The income statement data for the years ended December 31, 2013, 2012 and 2011 and the balance sheet data as of December 31, 2013 and 2012 are derived from our audited financial statements included elsewhere in this prospectus.  The income statement data for the years ended December 31, 2010 and 2009 and the balance sheet data as of December 31, 2011, 2010 and 2009 are derived from our audited financial statements that are not included in this prospectus. The income statement data for the six months ended June 30, 2014 and 2013 and the balance sheet data as of June 30, 2014 and 2013 are each derived from our unaudited financial statements included elsewhere in this prospectus.  Our unaudited consolidated condensed financial statements have been prepared on the same basis as our audited consolidated financial statements and, in our opinion, include all adjustments, consisting of only normal recurring adjustments, necessary for a fair presentation of such financial statements in all material respects.  The results of any interim period are not necessarily indicative of results that may be expected for a full year or any future period.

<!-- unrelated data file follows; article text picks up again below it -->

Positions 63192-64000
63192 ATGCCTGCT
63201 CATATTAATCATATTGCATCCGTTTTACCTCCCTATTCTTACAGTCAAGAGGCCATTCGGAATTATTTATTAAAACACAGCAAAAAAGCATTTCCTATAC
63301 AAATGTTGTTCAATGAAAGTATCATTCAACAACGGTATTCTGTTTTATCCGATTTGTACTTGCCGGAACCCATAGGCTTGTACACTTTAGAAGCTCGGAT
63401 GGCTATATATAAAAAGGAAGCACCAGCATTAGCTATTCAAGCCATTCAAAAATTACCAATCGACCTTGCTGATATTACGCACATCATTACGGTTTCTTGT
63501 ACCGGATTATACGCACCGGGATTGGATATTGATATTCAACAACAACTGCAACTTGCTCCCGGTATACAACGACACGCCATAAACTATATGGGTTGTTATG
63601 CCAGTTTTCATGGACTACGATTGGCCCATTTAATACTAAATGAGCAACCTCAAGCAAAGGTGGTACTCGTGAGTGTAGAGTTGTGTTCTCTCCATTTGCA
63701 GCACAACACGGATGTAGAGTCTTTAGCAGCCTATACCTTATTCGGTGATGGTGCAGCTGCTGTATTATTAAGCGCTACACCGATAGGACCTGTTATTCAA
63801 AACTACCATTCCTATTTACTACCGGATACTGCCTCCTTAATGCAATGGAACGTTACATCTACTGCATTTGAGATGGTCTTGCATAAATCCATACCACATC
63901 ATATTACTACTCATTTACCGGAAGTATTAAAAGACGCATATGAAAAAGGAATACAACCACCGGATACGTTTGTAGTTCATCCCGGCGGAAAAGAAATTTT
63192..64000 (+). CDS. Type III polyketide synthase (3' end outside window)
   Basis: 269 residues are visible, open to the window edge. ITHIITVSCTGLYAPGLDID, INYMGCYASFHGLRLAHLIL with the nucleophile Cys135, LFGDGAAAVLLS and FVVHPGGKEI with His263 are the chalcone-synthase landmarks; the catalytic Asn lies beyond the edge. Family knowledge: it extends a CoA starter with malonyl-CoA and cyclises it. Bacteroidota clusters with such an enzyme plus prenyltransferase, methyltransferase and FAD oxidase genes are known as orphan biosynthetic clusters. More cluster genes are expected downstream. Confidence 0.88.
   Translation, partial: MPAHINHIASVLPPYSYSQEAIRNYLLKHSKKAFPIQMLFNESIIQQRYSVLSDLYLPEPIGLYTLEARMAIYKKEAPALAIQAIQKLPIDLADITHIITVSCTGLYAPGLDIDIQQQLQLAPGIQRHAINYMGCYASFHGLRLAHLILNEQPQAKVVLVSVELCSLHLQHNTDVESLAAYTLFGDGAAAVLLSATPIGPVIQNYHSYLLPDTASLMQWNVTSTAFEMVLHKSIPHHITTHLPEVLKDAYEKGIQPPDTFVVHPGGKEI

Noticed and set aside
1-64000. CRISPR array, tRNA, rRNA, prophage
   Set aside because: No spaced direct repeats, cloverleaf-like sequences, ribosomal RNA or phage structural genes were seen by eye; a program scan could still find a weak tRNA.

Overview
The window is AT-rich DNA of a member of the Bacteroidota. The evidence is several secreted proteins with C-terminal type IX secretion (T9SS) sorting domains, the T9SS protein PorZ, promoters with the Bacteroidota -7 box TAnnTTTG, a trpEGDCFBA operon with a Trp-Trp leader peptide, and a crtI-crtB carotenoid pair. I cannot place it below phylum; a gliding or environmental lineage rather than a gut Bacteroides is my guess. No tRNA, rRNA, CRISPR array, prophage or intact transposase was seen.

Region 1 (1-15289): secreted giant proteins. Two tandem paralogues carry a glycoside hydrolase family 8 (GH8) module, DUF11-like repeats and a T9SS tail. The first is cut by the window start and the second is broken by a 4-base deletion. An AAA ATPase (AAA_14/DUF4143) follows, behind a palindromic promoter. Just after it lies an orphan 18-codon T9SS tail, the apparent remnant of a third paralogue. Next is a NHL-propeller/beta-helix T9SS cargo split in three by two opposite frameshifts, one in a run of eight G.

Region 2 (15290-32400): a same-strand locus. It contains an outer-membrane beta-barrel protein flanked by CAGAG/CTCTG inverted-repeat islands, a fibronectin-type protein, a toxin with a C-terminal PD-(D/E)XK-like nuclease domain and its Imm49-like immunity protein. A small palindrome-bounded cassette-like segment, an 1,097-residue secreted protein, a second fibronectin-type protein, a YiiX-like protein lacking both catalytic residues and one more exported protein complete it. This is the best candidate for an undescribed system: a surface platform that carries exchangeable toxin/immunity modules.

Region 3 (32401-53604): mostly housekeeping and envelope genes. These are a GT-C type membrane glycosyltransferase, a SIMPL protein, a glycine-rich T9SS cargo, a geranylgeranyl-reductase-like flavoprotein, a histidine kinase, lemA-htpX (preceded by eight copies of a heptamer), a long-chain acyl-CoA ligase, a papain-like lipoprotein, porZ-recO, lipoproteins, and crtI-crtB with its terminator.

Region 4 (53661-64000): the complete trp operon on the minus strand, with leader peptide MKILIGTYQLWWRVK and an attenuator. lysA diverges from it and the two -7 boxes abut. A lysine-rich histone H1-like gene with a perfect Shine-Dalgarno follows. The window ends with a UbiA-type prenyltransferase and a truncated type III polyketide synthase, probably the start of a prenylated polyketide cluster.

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($ in thousands, except

 

For the six months ended
June 30,

 

For the years ended
December 31,

 

for share information)

 

2014

 

2013

 

2013

 

2012

 

2011

 

2010

 

2009

 

OPERATING RESULTS

 

 

 

 

 

 

 

 

 

 

 

 

 

 

 

Gross written premium (1)

 

$

491,375

 

$

297,176

 

$

809,965

 

$

634,821

 

$

712,834

 

$

668,353

 

$

675,619

 

Net written premium (1)

 

40,674

 

36,810

 

86,773

 

79,165

 

80,303

 

88,598

 

92,209

 

 

 

 

 

 

 

 

 

 

 

 

 

 

 

 

 

Premiums earned

 

43,986

 

39,482

 

84,378

 

78,096

 

81,974

 

90,244

 

93,062

 

Ceding fees (2)

 

20,858

 

13,695

 

32,898

 

32,379

 

30,455

 

31,010

 

33,179

 

Total revenues

 

70,930

 

58,723

 

128,503

 

122,123

 

124,749

 

132,589

 

137,840

 

 

 

 

 

 

 

 

 

 

 

 

 

 

 

 

 

Net cash from operating activities